MONTREAL -- The Quebec Human Rights Commission has refused to hear an Aylmer man’s complaint regarding a book containing a passage he considers offensive and unacceptable. The reading material was assigned to his son’s sixth grade class two years ago.

Quincy Francois was 12 years old and attending École de Cavaliers in Alymer when his teacher assigned him to read the book, called Un cadavre de classe, which contains the N-word.

Quincy later read the passage out loud to his father, Gioberti Francois, who proceeded to file a complaint with the school. Quincy says he didn’t fully understand what he was reading at the time.

“I knew the word, but I didn’t know the meaning of it,” says Quincy, who is now 14. “I didn’t know the history of the word.”

In a statement, the school board said they removed the book from all elementary schools as soon as Gioberti made this complaint, but maintained that the novel was meant to spur discussion about racism.

However, Quincy says further discussion was never provided by his teacher.

“You can’t talk about the N-word without talking about the atrocity of slavery or colonization,” says Gioberti. “And I don’t think a child of 6th grade should analyze that at this stage.”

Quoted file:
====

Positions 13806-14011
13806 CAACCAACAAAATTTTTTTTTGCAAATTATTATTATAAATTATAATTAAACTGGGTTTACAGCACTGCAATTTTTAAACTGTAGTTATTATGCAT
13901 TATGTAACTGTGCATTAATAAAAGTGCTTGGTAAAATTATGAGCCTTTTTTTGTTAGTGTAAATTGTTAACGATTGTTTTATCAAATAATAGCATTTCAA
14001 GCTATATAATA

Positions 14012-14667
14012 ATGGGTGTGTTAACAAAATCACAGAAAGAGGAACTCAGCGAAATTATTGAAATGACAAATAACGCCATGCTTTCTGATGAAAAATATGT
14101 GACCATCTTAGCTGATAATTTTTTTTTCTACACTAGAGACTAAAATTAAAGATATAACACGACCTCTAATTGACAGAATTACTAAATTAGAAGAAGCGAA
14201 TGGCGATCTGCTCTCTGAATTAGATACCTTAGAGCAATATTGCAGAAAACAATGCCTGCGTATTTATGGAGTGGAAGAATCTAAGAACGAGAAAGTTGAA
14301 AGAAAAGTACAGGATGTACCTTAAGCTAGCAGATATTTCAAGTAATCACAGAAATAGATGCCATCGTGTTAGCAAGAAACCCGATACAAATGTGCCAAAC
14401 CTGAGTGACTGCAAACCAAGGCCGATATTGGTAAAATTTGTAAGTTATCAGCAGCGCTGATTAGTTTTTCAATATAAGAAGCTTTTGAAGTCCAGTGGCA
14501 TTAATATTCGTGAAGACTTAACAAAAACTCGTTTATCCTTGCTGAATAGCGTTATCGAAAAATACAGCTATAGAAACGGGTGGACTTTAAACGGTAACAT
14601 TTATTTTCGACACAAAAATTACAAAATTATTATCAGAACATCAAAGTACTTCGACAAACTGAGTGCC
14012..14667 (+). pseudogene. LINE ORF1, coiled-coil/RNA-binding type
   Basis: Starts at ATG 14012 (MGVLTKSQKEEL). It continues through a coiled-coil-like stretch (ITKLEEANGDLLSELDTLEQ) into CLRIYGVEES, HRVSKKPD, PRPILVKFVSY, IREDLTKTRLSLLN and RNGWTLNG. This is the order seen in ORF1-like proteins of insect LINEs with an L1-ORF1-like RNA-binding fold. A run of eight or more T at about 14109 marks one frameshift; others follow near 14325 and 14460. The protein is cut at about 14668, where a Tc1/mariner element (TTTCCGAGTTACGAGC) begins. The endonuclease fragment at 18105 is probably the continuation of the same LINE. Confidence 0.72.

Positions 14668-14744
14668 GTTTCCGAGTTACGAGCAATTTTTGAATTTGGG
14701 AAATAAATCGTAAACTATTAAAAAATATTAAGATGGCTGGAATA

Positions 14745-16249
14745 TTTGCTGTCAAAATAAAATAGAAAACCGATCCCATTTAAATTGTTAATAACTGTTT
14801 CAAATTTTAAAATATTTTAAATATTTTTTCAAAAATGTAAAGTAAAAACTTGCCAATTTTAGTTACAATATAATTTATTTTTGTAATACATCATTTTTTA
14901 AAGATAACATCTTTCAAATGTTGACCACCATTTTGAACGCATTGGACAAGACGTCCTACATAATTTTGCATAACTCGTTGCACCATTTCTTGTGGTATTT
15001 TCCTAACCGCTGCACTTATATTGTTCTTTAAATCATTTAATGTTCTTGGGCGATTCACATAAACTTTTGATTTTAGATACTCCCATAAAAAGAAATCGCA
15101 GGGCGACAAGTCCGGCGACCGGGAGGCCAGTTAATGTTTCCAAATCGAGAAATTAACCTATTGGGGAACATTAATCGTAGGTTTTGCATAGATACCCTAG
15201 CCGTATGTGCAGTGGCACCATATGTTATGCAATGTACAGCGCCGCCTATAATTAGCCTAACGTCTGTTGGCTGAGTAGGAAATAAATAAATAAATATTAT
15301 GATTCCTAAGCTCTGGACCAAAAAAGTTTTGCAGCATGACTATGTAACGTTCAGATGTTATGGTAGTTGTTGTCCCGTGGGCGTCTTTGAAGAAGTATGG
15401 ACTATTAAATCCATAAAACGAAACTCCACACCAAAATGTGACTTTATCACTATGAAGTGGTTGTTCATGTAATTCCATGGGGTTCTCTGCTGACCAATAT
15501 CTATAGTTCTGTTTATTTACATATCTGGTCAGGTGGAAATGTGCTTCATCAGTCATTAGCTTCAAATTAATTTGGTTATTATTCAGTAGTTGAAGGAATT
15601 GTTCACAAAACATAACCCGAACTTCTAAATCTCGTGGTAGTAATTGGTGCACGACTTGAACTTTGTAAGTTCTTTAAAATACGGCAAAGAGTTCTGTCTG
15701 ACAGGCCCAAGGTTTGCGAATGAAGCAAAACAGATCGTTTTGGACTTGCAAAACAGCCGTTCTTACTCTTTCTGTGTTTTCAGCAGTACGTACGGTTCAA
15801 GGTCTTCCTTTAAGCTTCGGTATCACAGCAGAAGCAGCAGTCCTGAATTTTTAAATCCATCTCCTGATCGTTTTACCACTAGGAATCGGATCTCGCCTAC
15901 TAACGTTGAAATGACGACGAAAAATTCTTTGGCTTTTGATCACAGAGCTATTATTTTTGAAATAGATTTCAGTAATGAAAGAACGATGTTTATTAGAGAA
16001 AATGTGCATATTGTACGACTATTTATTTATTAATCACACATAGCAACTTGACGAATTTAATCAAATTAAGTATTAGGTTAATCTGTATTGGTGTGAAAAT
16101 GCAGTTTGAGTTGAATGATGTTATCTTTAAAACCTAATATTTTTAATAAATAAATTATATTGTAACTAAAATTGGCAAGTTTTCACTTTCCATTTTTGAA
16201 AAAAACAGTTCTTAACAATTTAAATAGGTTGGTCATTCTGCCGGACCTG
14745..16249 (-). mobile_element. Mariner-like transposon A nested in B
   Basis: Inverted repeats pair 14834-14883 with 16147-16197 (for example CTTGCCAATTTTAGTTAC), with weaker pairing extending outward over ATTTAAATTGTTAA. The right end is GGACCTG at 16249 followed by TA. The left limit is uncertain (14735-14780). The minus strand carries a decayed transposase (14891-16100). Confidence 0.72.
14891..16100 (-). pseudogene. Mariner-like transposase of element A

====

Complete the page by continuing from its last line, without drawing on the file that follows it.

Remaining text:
The book in question contains a passage which reads, translated from French, “in life, we don't always do what we want and we are often someone's nègre.”

In French, the word “nègre” can mean both negro or be used as the equivalent of a racist slur. Gioberti then decided to bring the case to the Human Rights Commission, which rejected the complaint.

“It’s very grave that the very institution mandated to protect us against racism and discrimination are normalizing the N-word for our children at school,” said Francois.

CTV Montreal reached out to the book’s author, Robert Soulieres, but did not receive a reply.

The Centre for Research-Action on Race Relations (CRARR) says they are disappointed by the decision, especially considering the book is still approved by the Quebec education ministry, although now only for high school students.

“It’s on the website of the ministry of education of Quebec and this book is classified as a roman d’humour, a humour fiction,” says CRARR executive director Fo Niemi.

Gioberti says that, with the help of the CRARR, he plans to return to the Human Rights Commission with the hope that it can better outline ways to deal with race issues.


A previous version of this story has been updated to attribute views on the passage in question to the complainant. It also indicates CTV tried to contact the author for comment, which was not included in the original story.